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Houston Lake neighbors discuss study on weeds

A meeting Monday night sprouted questions about how to deal with one Perry lakefront community's weed problem.

Houston Lake is infested with a weed called Cabomba which will take $35,000 to remedy and that's just for one year.

The weed isn't a health threat, but it does make fishing and boating difficult, two big draws to the community Sam Morton says made him move there in 1953.

He says investing in fixing the lake now will help those who live their retain their property value.

The Lake Alliance is hoping to raise the $35,000 by September 12th. The Department of Natural Resources conducted a study on the lake and determined that a chemical called "clipper" was the most effective on the weeds.

DNR Region Supervisor Steve Schleiger calls Houston Lake's Cabomba problem is one of the most severe he's seen.

Aquatic weeds consume Houston Lake

Houston Lake is being taken over by unwelcome visitors.

An aquatic weed problem has made enjoying the lake difficult, and the community wants to do something about it.

The water weeds are making this lake feel more like a swamp.

Jack Nash, chairman of the Houston Lake Alliance, says this has been the worst year yet.

"Something had to be done," he says. "If it didn't, then our lake was going to be completely taken over."

Nash says this weed problem really started about four years ago. The Department of Natural Resources has come up plan to get rid of some of the vegetation using an herbicide called Clipper.

The herbicide comes at a price of $35,000. The Alliance hopes to reach that goal by September 12th. All of the money would need to come from private donations.

SOUL is a community project that helps kids start the school year right.

The Soul Project in Perry hosted its annual Back-to-school event on Saturday. Soul stands for Sharing Our Unconditional Love, which was on display in the message of the event.

"It's also to instill values in them about their school teachers and being respectful and to let them know somebody loves them and cares about them and wants what's best for them," says founder Gloria Johnson.

Gloria and her husband started the one-day party with a purpose and a dream. It has evolved into a community project to help feed the kids in the old field community while giving them much needed school supplies, clothing and shoes to start the school year off on a good note.

"Right now were going into our pocket and making this a success but this year with the help from the city of Perry and different people we made this much bigger and better today," says Johnson.

Inspectors head back to troubled Perry apartments

CIty of Perry inspectors today will return to the Crossroads Apartments, which faced a shutdown earlier this year due to alleged health and safety problems.

Fire Chief Joel Gray said fire inspectors and building inspectors are scheduled to view the complex at 2 p.m.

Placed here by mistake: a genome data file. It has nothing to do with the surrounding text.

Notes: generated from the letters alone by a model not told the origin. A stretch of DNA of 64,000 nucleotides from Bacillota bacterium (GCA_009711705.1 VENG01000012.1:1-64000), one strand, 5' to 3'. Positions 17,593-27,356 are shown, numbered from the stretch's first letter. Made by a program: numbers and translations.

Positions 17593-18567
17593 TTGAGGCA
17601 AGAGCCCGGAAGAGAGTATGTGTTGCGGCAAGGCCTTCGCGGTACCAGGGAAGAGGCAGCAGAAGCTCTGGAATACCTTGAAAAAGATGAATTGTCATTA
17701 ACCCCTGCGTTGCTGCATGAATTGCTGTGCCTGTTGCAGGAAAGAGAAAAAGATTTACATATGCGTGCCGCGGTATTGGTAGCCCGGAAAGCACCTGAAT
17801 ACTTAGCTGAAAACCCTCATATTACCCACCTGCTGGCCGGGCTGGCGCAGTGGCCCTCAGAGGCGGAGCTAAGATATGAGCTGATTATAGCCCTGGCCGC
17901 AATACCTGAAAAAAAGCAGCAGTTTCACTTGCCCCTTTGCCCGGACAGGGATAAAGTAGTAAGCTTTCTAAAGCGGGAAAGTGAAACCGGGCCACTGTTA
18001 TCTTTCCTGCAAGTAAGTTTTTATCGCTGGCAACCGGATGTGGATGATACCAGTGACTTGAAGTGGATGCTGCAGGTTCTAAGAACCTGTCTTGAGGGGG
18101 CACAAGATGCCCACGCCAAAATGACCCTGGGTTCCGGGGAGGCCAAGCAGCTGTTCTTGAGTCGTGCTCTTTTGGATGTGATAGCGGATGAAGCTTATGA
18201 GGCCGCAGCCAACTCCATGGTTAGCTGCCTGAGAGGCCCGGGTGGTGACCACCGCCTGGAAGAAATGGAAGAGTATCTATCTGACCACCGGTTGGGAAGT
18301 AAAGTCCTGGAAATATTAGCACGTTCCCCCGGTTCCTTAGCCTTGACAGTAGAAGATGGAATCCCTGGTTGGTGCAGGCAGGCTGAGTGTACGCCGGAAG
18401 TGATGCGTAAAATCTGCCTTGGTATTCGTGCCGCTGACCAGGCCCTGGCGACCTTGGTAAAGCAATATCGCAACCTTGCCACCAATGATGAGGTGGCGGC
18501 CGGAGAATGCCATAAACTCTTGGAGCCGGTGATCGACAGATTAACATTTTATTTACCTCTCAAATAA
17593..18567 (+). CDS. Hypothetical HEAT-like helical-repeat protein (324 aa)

He said, as far has he knows, "Nothing has been complied with in the past 130-plus days" -- since the last visit by inspectors in April.

He would not comment on what action, if any, the city might take if inspectors find deficiencies there. He referred questions to Perry City Attorney David Walker, who could not be reached for comment.

The complex is located at 319 General Courtney Hodges Blvd.

UPDATE: Houston County burglary suspects identified

UPDATE: Houston County burglary suspects identified

The Houston County Sheriff's Office identified the two people they believe are responsible for a string of burglaries.

Investigators arrested Jabrea Deanna Vason, 21, of Montezuma Thursday after a traffic stop on Macedonia Church Road in Pulaski County.

Eddie McTrail Allen, 32, of Americus, ran from the car on foot prompting a massive manhunt in the area of Macedonia Road and Hwy 26.

Barrel racing youth world championships in Perry

Young people from countries all around the world including Italy, Hungary and France are competing in the National Barrel Horse Association Youth World Championship.

"A timed event, they go in a clover-leaf pattern, just around three barrels. I mean it's as simple as that. Don't knock a barrel down, because if you do, it is all over," said Executive Director Sherry Fulmer.

Jaime Caballero, 17, made the trek from Panama. "I love horses, I love riding since I was little, so I like it. It's another way to, I don't know, feel wild, feel adrenaline," he said.

The clock is the judge and the faster you go the better. Fulmer said competitors can win more than $300,000 in cash and prizes. "But what they really all wanna walk away with from here is that world championship buckle," she said.

New members elected to the Houston Board of Education

Houston County Board of Education now has two new members. Hoke Morrow took the seat for Post 6, while Bryan Upshaw won for Post 7.

Morrow beat his opponent Sheila Ashley with 57% of votes. Upshaw had a significant lead over his opponent Tannya Duncan, winning 65% of the votes.

Both Morrow and Upshaw celebrated with loved ones late into the evening. We caught up with both of them after the final results came in.

Morrow, owner of Hoke Heating and Air in Perry, Georgia, celebrated at his business headquarters. He said he had mixed emotions after his win.

"Actually, I was excited, but when I figured out we had won when most of the precincts tallied in, I was a little bit nervous because now I got what I asked for. I feel like I've got the tiger by the tail," said Morrow.